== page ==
Thence beneficent he glances
Over all the abode of Aryans.
  17
  As the god of light and of truth and as one of the judges of the dead, he rides out in lordly array to the battle and takes an active part in the conflict, wreaking vengeance upon those who at any time in their life have spoken falsely, belied their oath, or broken their pledge. His war-chariot and panoply are described in mingled lines of verse and prose, which may thus be rendered (Yt. 10, 128–132):—

  By the side of Mithra’s chariot,
Mithra, lord of the wide pastures,
Stand a thousand bows well-fashioned
(The bow has a string of cowgut).
          By his chariot also are standing a thousand vulture-feathered, gold-notched, lead-poised, well-fashioned arrows (the barb is of iron); likewise a thousand spears well-fashioned and sharp-piercing, and a thousand steel battle-axes, two-edged and well-fashioned; also a thousand bronze clubs well-fashioned.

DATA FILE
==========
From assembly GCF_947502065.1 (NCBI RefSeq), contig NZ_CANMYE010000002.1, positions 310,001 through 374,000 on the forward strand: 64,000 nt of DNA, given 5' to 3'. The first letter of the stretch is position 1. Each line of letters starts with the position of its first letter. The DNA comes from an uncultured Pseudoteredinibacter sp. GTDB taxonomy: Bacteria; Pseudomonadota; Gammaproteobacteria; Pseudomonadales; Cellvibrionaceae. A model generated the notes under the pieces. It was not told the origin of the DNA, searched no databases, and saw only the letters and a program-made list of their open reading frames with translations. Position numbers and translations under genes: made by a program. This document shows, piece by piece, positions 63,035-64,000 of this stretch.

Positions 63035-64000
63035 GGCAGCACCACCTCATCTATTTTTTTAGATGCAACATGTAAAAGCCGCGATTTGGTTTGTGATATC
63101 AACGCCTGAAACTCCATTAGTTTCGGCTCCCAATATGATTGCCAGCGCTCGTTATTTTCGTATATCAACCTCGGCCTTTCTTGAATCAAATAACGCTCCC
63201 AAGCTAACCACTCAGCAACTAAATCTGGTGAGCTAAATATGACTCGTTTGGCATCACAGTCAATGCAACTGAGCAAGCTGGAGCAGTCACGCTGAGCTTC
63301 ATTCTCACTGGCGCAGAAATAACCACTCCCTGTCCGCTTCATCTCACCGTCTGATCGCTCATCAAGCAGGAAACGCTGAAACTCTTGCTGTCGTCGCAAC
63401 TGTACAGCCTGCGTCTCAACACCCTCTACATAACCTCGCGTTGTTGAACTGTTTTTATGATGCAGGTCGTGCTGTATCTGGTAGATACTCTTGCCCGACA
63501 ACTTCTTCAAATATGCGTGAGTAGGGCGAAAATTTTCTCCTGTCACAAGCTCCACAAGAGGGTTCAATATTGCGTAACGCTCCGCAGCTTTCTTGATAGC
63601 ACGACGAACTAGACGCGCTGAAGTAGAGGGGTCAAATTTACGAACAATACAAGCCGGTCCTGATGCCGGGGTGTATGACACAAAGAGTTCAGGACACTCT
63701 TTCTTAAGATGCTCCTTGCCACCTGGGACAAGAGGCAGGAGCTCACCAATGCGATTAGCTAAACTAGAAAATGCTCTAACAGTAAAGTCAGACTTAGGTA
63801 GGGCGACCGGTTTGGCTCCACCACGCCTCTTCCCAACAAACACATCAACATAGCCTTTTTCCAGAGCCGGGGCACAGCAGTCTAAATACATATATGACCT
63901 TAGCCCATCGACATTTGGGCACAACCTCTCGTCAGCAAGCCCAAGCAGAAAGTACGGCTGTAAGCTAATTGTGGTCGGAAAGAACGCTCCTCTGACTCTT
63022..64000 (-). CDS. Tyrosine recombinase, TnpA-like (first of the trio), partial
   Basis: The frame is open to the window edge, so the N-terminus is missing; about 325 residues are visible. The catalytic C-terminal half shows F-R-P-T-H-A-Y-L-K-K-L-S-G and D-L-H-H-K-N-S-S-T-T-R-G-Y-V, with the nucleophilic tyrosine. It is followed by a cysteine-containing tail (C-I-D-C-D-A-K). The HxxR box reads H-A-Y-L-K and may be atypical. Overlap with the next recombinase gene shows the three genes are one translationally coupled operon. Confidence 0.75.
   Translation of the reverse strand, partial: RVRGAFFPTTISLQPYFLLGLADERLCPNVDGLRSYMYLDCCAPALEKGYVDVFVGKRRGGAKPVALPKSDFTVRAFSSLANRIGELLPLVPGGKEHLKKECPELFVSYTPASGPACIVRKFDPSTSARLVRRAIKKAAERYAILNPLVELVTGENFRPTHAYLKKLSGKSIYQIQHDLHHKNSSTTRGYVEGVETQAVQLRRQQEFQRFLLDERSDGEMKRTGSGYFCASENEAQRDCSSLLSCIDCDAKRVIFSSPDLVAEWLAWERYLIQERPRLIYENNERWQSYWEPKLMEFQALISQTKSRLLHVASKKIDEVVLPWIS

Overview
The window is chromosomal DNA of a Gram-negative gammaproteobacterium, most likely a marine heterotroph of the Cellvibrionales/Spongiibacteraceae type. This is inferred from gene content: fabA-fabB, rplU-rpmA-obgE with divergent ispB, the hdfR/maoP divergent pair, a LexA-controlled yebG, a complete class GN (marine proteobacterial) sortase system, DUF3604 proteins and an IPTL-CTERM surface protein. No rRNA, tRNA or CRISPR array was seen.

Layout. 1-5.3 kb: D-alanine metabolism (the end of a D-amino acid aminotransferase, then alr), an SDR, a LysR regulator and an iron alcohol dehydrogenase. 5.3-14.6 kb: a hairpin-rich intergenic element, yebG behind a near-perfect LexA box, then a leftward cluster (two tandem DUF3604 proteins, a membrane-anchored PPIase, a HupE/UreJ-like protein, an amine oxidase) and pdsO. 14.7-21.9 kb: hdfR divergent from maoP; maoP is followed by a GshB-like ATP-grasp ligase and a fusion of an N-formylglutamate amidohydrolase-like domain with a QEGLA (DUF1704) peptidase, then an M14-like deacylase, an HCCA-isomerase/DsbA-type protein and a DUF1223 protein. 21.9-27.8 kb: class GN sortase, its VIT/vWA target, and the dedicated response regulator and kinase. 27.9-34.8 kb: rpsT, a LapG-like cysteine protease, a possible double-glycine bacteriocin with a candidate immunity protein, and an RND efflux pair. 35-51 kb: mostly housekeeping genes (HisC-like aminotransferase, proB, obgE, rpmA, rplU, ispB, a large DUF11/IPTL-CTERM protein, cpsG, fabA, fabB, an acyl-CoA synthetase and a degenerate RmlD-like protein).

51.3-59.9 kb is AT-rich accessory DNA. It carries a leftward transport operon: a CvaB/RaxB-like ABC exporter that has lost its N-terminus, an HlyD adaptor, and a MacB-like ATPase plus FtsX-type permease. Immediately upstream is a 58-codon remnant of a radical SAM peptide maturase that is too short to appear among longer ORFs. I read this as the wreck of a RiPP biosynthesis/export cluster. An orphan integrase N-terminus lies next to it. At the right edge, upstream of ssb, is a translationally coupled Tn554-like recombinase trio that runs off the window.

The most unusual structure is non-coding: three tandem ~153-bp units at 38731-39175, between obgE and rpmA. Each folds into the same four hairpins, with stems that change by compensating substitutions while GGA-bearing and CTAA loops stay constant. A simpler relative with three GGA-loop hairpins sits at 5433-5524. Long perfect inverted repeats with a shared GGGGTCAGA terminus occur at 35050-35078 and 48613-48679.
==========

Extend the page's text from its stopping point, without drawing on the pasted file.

And by Mithra’s chariot also
Stands a mace, fair and well-striking,
With a hundred knobs and edges,
Dashing forward, felling heroes;
Out of golden bronze ’tis molded.
  18
 
  The second illustrative extract will be taken from Yasht 19, which magnifies in glowing strains the praises of the Kingly Glory. This “kingly glory” (kavaem hvareno) is a sort of halo, radiance, or mark of divine right, which was believed to be possessed by the kings and heroes of Iran in the long line of its early history. One hero who bore the glory was the mighty warrior Thraetaona (Feridun), the vanquisher of the serpent-monster Azhi Dahaka (Zohak), who was depopulating the world by his fearful daily banquet of the brains of two children. The victory was a glorious triumph for Thraetaona (Yt. 19, 37):—